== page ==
You’re kidding, right? One of the reasons they’re saying is that the wax ‘keeps the noodles separated.’ Anyone with an ounce of reason will know that instant noodles that are coated in wax aren’t going to stay sepasrated from the wax. Wax melts and relatively moderate temperatures. They mention boiling the noodles, draining them and putting them in fresh water. The only thing you’ll get by doing this is would be that you’d get rid of some of the gluten.
Here’s what I found on a page by Monde Nissin:

Instant noodles do not contain any wax. Noodle strands do not stick together as a natural consequence of the process of slitting or cutting the noodle dough into strands, steaming, and then frying in normal cooking oil.

You can see the page at http://www.mondenissin.com/main.php/products/lucky_me/truth_myth

Instant Noodle Cups Are Lined With Wax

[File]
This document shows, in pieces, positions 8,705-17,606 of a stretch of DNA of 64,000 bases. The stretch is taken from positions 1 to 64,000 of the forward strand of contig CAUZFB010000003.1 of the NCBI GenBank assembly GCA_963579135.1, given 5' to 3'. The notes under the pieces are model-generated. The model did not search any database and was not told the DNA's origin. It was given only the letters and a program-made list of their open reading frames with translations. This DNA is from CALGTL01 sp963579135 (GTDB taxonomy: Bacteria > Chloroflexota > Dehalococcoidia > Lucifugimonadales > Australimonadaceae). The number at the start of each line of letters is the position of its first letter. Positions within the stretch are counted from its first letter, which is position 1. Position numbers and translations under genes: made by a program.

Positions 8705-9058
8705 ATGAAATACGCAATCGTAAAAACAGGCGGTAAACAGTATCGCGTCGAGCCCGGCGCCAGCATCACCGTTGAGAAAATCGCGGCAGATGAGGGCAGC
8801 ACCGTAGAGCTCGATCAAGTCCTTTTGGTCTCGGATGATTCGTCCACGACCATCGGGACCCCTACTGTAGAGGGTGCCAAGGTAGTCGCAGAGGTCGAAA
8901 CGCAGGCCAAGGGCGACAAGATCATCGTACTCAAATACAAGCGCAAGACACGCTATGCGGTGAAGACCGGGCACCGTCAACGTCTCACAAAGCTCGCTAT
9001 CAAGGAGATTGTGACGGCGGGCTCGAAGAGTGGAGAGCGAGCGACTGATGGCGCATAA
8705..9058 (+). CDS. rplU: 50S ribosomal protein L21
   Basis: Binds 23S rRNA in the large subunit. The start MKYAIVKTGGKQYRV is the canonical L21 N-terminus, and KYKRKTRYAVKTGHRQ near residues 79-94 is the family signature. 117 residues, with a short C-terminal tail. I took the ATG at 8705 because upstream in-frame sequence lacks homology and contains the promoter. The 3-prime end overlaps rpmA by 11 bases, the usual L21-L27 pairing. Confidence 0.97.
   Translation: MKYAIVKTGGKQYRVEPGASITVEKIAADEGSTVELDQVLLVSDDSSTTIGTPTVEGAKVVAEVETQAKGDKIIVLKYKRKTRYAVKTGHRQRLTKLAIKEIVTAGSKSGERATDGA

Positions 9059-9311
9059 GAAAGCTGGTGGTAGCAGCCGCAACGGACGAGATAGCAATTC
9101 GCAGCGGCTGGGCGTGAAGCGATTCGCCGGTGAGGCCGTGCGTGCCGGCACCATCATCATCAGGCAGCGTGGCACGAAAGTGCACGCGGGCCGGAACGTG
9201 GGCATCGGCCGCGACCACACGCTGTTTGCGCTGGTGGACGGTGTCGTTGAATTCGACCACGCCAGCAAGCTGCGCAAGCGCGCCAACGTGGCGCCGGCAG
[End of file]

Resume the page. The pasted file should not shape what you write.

FALSE

Another strange one that’s circulated quite a bit lately. Supposedly, this would be so the cup wouldn’t leak. I dunno – weird reasoning there. I found two things that logically supported that this is a false claim.

First, there’s a page on Snopes.com. Snopes is renowned for shedding the light of reason on rumors that go from implausable to fact in minutes in our information based world.

Second, again you can hit up the Monde Nissin page – they have a really great list of Facts vs Myths that should answer most questions asbout the safety of instant noodles.

What got me really amped up to write this article was this article that I just found recently – http://thinkbet.com/2012/04/25/disease-caused-by-excessive-instant-noodles-consumption/

I was very interested in finding out what this ‘Chinese Restaurant Syndrome’ was  that’s mentioned at the end. Well, This article about it mentions how MSG has never been directly proven to correlate with it.

Here’s another article – this one is about preservatives – http://health-food-nutrition.blogspot.com/2010/10/right-dose-preservative-noodles-safe.html

So much hype and so much fear don’t seem very healthy – I’m pretty sure hypertension has been proven to be unhealthy. Anyways, take everything you read with a grain of salt (I’m even groaning at that one – sorry) and use common sense when you read scary food articles online. Do your research – don’t let someone with an agenda decide what’s good for you.